Harp Song Of The Dane Women

Rudyard Kipling

What is a woman that you forsake her?
and the hearth fire, and the home-acre?
to go with the old, grey Widow-Maker?

She has no house to lay a guest in
but one chill bed for all to rest in
that the pale suns and the stray bergs nest in

She has no strong white arms to fold you
but the ten times fingering weeds to hold you
out on the rocks where the tide has rolled you

Yet, when the signs of Summer thicken
and the ice breaks and the birch-buds quicken
yearly you turn from our side and sicken

Sicken again for the shouts and the slaughters
you steal away to the lapping waters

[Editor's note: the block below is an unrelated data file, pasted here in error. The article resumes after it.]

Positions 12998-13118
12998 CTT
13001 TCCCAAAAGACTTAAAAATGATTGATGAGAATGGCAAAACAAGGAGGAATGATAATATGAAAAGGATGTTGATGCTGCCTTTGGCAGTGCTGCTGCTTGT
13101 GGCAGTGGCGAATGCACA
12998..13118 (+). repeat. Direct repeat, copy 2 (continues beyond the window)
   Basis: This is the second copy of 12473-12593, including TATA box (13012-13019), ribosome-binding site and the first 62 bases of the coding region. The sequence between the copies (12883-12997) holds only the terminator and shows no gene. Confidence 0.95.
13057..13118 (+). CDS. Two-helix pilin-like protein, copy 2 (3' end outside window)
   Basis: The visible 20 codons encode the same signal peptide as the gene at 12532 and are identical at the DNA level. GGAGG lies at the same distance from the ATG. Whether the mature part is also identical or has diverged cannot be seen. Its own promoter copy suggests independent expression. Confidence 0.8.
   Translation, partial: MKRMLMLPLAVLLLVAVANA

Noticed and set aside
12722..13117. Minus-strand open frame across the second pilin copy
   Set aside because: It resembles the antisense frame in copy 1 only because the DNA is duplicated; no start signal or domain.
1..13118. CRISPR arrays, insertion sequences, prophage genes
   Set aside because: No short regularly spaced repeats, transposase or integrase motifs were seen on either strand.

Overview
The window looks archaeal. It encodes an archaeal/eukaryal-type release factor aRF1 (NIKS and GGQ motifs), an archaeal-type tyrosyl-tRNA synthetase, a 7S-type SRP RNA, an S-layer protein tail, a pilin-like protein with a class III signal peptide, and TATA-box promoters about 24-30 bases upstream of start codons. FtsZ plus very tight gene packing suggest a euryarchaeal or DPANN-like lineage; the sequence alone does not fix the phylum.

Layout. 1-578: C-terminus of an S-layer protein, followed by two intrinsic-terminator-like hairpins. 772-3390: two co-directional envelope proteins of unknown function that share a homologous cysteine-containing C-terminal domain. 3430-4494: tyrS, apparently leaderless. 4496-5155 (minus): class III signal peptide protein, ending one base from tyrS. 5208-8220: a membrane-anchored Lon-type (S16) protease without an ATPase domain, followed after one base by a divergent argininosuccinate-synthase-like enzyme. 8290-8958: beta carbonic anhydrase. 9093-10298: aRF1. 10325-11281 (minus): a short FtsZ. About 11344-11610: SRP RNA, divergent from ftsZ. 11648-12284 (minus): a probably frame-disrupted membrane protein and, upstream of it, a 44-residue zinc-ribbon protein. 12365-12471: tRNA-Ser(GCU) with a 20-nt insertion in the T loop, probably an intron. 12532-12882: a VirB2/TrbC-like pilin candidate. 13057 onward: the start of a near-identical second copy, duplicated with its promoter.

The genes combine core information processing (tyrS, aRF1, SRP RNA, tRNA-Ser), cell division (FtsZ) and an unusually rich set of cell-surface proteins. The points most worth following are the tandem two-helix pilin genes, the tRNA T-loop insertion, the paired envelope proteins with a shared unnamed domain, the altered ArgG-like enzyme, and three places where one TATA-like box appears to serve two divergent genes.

and look at your ship in her winter quarters

You forget our mirth, and talk at the tables
the kine in the shed and the horse in the stables
to pitch her sides and go over her cables...

Then you drive out where the storm clouds swallow
and the sound of your oar-blades, falling hollow
is all we have left through the months to follow

Ah...but what is a woman that you forsake her?
and the hearth fire, and the home-acre?
to go with the old, grey Widow-maker?

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